Writing those romance novel excerpts was one of my favorite parts of writing this book. I have an entire file of romance euphemisms including “saucy orbs,” “meat injection” and, my personal favorite, “honeypot.” Unfortunately, they didn’t all make it into the book. Although Kissing in America isn’t a romance novel, I love reading them, including everything from genre romances (especially the cowboy ones) to classic novels with romantic plots, like Pride and Prejudice and Jane Eyre, which I reread every year. The best romances, whether classic or genre, explore and capture the excitement and meaning of falling in love. I find it interesting that the literary establishment has embraced genres such as mystery and thrillers, yet romance novels are still often looked down upon or not taken seriously.
Will occasionally texts Eva but mostly eschews technology in favor of written letters. What do you think are the pluses and minuses of paper versus electronic communication? Does anyone in your life regularly send you written letters—or do you send them to anyone?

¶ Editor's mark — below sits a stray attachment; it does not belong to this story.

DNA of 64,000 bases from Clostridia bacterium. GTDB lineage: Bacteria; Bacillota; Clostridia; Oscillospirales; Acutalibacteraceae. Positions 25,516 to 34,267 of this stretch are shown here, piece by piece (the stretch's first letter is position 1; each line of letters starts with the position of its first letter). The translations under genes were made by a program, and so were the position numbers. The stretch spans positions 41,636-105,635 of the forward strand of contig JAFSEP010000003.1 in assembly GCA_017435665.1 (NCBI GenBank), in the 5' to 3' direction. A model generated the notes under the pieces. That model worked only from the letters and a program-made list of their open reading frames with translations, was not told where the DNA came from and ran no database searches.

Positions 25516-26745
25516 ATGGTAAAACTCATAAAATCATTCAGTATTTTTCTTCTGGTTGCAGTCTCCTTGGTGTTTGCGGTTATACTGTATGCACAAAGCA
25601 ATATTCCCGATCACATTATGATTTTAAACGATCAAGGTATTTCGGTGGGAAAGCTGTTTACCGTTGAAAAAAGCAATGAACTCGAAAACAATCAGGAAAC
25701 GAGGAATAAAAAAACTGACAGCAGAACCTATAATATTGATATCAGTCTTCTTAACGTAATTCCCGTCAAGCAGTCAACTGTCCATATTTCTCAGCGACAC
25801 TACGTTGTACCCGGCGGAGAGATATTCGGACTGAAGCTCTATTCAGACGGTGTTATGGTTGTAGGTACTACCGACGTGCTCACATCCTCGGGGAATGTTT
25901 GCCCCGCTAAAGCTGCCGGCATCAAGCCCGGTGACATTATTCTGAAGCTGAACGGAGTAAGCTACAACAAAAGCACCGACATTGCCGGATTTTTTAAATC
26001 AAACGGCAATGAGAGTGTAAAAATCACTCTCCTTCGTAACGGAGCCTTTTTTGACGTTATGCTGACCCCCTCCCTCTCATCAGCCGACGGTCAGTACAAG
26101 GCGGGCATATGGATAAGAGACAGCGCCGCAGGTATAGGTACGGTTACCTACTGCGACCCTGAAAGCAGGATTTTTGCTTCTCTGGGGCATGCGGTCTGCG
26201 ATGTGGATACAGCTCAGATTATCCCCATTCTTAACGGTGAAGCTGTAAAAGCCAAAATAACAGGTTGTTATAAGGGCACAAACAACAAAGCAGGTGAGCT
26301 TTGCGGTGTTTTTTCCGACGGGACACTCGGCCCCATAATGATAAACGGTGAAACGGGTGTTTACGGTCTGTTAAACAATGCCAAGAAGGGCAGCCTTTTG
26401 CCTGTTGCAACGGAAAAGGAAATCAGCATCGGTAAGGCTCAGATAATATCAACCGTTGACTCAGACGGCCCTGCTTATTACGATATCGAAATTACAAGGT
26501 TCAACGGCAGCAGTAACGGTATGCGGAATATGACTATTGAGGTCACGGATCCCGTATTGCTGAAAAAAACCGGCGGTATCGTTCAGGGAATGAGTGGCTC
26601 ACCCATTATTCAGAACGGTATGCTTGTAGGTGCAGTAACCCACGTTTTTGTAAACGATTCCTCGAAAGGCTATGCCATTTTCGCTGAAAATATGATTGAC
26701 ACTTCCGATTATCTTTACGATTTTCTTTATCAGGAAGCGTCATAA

I think I was born in the wrong century because I’ve always preferred paper to technology, and I don’t even have an eReader. I’ve kept a handwritten diary since I was 9, and I still write in it almost every day—I have over a hundred of them now—and I also wrote the first draft of Kissing in America by hand in little notebooks. When I first met my husband, I asked him to send me handwritten letters when we were apart. I also just received a handwritten letter from a reader of Kissing in America, and reading the letter made me cry. It’s so much more intimate and personal than a text or email ever could be.
In 2008, you wrote in the New York Times about your struggle to accept that your first novel, Cures for Heartbreak, had been acquired by Random House as a young adult book. Have your thoughts on YA literature, and yourself as a YA writer, evolved since then? If so, how?